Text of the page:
Lower rate loans dominate the PLS pipeline

Loan quality in mortgage pools backing private label securitization (PLS) transactions remained solid this year through the end of June, although transaction volume slowed significantly between the first and second quarters.

In addition, the average coupon of PLS ​​ticket deals so far this year has yet to catch up with current market rates, according to the Kroll bond rating agency‘s (KBRA’s) latest report on RMBS credit indices.

The yield of both prime and non-prime PLS issues, as measured by weighted average coupon (WAC), fell below conforming mortgage rates from June 2022, the period covered by the KBRA report. For the last week of June, the conforming 30-year fixed mortgage hovered around 5.7%.

Even with a sharp drop in rates in the first week of July — the biggest drop since 2008, to 5.3% for a 30-year fixed-rate mortgage, according to Freddie Mac — the spread between prime WAC and current compliant rates remain wide. For non-preferred loans, the spread is much tighter when looking at WAC in isolation, but this masks the fact that non-preferred loans in a normal market are priced considerably higher than the conforming rate.

For the main sector, the WAC in June 2022, according to the KBRA report, stood at 3.36%. That’s slightly down from January’s mark of 3.44%. The non-prime WAC stood at 5.44% in June, according to KBRA data, compared to the average January coupon of 5.87%.

Tom Hutchens, executive vice president of production at a non-QM lender Angel Oak Mortgage Solutionspreviously stated, however, that for non-prime mortgages (or non-QM loans), the interest rate is normally about 1.5 percentage points above the conforming rate – which would put the market rate for new 30-year fixed rate loans near the 7% range.

Jack Kahan, KBRA Senior Managing Director of RMBS [residential mortgage-backed securities], said interest rates bottomed in 2021 at 3% or slightly below and remained there for much of the past year. He added that new loans were securitized each month at these historically low rates, they were added to the KBRA index, thus lowering the overall weighted average coupon measure due to the huge volume of loans involved – a majority of ‘between them refinances, a market that has since evaporated in the rising rate environment.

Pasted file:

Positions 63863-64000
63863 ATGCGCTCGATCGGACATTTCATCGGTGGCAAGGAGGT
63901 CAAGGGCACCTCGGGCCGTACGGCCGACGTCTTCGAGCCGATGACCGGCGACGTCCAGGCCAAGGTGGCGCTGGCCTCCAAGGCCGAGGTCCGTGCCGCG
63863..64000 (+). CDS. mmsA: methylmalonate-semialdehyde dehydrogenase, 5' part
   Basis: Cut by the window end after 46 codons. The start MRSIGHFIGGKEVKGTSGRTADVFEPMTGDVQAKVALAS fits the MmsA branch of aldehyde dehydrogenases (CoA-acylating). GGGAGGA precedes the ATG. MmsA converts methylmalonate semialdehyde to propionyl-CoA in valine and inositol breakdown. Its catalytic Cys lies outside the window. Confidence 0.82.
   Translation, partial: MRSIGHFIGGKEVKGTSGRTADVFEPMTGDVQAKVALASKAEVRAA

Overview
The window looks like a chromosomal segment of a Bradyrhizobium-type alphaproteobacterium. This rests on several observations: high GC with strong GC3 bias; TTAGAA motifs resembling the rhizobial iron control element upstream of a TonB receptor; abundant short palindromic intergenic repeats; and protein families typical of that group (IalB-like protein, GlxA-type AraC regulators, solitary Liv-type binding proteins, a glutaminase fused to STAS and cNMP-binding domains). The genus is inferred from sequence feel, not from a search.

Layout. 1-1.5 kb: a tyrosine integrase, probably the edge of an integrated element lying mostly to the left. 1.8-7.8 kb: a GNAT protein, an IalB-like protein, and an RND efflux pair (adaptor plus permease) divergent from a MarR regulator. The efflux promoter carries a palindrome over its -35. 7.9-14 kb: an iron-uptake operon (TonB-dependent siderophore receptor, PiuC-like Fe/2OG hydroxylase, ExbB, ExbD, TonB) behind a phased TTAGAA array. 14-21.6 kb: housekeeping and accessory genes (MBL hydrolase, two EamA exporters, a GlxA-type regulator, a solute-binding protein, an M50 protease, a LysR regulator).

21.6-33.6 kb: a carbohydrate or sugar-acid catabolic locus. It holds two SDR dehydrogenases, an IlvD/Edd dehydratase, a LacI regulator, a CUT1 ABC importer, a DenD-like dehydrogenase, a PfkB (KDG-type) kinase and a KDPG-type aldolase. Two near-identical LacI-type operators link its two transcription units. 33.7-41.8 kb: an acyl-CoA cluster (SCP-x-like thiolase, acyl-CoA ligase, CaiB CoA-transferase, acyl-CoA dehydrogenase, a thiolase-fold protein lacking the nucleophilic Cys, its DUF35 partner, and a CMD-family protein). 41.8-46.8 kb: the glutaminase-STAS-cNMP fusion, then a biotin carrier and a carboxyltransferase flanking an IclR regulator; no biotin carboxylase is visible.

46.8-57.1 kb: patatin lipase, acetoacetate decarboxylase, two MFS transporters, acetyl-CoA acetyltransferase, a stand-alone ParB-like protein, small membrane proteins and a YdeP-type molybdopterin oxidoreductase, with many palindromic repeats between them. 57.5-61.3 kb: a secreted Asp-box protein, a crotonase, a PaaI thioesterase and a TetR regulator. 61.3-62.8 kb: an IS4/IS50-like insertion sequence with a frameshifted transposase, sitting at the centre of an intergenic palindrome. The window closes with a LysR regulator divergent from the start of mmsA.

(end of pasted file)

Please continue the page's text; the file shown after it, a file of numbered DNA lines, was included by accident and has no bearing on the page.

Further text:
Last year’s record volume of low-rate loans continued to affect volume and securitization metrics through 2022 as well, helping to suppress the WAC figure. Evidence of increased loan volume moving through the PLS pipeline this year so far, compared to 2021, can be seen in PLS transaction data tracked by KBRA.

Year-to-date through June 2022, KBRA data shows 111 prime and non-preferred securitization deals have come to market, backed by loan pools valued in total at some 52.8 billions of dollars. Last year, during the same period, 97 PLS transactions were recorded, backed by mortgage pools worth $39.6 billion.

It’s also worth noting that the bulk of PLS ​​prime and nonprime deal volume in 2022 so far comes from the first quarter of this year – 67 deals valued at $33.9 billion. Volume fell in the second quarter, as rates continued to rise, to 44 transactions valued at $18.9 billion, according to KBRA data.

So every new deal issued and added to the KBRA index that was backed by pools of lower rate loans starting in 2021 or early in the year, compared to the coming months, “decreases the WAC”, a said Kahan, “and so many New [PLS] offers were added in 2021 [and into this year] that was reflected in the average.

“You can also say this [the ramp-up in deal volume] watching the WALA,” Kahan added.

This last measure is the weighted average loan age, or WALA, also known as loan seasoning. It can be used as a measure of transaction speed – or the time between loan origination and securitization.

Kahan explained that from the second half of last year, new PLS transactions backed by soft loans “started to account for a significant share of the number of active transactions.” This transaction speed also affected the rolling measure of the average age of the loan season. The effect was most pronounced in prime deals, where loan seasonality averaged 41.7 months in June 2021, nearly twice as high as the June 2022 average of 21.6 months.

“In non-prime, it’s a similar story, but to a lesser degree,” Kahan added, explaining the KBRA index report. The WALA for the non-prime sector peaked last year at 28.1 months in November, according to the KBRA report, and continued to decline slightly until June this year, when it fell at 24.4 months.

The June 2022 KBRA report includes an analysis of 415 outstanding prime mortgage-backed transactions with a total value of $95 billion. It also includes 172 non-preferential transactions valued at $32.1 billion. The KBRA rolling indexes include data going back to the fall of 2016.